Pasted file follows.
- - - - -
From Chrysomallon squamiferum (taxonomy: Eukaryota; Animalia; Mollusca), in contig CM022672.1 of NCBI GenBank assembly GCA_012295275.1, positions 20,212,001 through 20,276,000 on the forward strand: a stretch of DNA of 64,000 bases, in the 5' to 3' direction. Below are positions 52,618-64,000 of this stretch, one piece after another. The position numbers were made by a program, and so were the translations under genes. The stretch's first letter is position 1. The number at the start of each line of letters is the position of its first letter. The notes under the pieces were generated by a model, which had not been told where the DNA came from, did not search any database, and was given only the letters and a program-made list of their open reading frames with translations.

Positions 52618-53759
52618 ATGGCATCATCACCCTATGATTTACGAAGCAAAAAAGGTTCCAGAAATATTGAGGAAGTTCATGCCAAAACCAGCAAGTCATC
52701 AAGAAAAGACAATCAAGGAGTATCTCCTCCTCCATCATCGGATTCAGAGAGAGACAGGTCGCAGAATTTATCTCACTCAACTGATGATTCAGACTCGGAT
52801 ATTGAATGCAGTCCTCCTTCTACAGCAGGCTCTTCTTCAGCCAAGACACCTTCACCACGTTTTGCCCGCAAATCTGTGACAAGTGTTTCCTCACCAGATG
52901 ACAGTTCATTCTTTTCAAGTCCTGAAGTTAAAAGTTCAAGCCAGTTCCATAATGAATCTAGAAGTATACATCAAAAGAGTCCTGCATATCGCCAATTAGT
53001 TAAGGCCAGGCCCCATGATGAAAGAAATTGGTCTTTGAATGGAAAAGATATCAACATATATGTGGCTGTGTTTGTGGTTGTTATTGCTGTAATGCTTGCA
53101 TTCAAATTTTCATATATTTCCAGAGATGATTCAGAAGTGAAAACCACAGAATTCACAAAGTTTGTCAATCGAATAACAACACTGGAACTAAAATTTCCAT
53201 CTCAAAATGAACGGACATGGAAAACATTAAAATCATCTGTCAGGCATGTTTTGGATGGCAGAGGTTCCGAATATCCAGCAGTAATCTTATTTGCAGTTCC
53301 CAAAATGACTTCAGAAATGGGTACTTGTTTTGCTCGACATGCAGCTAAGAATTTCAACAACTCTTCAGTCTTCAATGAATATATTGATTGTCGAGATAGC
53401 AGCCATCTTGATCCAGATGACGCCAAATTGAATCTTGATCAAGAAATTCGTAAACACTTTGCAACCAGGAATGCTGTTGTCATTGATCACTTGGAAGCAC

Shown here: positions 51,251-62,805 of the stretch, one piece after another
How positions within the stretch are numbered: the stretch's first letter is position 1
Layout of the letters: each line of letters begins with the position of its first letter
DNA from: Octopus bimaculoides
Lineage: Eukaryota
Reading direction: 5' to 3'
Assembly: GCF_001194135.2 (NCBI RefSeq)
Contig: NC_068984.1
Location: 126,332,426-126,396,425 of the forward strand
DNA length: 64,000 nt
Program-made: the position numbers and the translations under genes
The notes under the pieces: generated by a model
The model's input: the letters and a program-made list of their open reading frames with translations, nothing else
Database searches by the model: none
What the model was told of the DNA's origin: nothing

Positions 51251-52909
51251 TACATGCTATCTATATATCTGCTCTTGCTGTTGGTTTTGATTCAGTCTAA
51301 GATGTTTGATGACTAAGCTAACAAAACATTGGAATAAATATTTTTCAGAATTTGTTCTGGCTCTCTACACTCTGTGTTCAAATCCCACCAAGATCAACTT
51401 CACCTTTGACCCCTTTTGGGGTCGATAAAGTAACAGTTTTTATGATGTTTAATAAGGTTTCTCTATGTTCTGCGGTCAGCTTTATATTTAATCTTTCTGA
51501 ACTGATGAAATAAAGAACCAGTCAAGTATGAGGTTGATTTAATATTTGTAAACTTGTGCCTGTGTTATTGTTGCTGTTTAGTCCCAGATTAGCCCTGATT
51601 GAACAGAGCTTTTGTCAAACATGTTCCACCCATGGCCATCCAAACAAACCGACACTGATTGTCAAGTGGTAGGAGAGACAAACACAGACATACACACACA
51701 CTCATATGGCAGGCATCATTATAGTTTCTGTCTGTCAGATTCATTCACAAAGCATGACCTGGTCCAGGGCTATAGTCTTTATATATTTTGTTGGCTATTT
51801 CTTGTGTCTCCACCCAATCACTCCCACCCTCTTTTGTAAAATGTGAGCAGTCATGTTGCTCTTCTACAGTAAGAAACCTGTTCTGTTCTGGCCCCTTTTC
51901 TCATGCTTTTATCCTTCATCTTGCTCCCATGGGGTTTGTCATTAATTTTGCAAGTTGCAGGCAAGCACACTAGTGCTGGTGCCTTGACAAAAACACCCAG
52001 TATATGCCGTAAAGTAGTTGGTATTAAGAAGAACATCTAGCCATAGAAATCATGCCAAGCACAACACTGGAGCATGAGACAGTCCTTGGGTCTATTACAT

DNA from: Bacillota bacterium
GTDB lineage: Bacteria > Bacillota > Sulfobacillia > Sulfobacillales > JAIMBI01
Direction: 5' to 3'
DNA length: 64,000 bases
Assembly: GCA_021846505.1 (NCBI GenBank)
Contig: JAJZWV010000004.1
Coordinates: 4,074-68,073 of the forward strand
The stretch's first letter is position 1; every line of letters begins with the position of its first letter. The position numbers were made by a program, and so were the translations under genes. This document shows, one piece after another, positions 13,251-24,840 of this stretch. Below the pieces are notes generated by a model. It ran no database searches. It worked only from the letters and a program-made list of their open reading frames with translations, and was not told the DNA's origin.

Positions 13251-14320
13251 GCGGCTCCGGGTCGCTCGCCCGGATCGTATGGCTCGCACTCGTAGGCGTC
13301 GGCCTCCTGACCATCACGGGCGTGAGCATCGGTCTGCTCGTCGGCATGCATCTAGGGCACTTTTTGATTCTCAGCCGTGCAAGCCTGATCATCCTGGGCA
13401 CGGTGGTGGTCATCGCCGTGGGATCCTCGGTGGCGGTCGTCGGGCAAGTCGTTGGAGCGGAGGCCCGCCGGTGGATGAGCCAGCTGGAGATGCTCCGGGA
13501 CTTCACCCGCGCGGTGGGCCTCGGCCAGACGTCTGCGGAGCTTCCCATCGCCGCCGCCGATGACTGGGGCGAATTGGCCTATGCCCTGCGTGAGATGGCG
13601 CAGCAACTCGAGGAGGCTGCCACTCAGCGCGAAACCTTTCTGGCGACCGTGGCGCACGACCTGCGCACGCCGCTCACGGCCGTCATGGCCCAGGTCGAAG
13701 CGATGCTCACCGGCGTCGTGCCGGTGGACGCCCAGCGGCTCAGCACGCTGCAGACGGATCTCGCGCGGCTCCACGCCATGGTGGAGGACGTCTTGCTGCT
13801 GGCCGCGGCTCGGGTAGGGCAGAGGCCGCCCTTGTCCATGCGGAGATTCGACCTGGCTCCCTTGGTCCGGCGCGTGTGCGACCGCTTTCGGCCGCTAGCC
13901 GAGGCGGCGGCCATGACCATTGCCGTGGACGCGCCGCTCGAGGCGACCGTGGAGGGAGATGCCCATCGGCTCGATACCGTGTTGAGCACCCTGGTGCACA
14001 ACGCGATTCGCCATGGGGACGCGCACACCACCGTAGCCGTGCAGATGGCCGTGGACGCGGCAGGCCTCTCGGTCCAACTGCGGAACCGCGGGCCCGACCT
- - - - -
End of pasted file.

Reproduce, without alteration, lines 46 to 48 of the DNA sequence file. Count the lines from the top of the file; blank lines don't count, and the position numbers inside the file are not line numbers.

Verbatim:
13251 GCGGCTCCGGGTCGCTCGCCCGGATCGTATGGCTCGCACTCGTAGGCGTC
13301 GGCCTCCTGACCATCACGGGCGTGAGCATCGGTCTGCTCGTCGGCATGCATCTAGGGCACTTTTTGATTCTCAGCCGTGCAAGCCTGATCATCCTGGGCA
13401 CGGTGGTGGTCATCGCCGTGGGATCCTCGGTGGCGGTCGTCGGGCAAGTCGTTGGAGCGGAGGCCCGCCGGTGGATGAGCCAGCTGGAGATGCTCCGGGA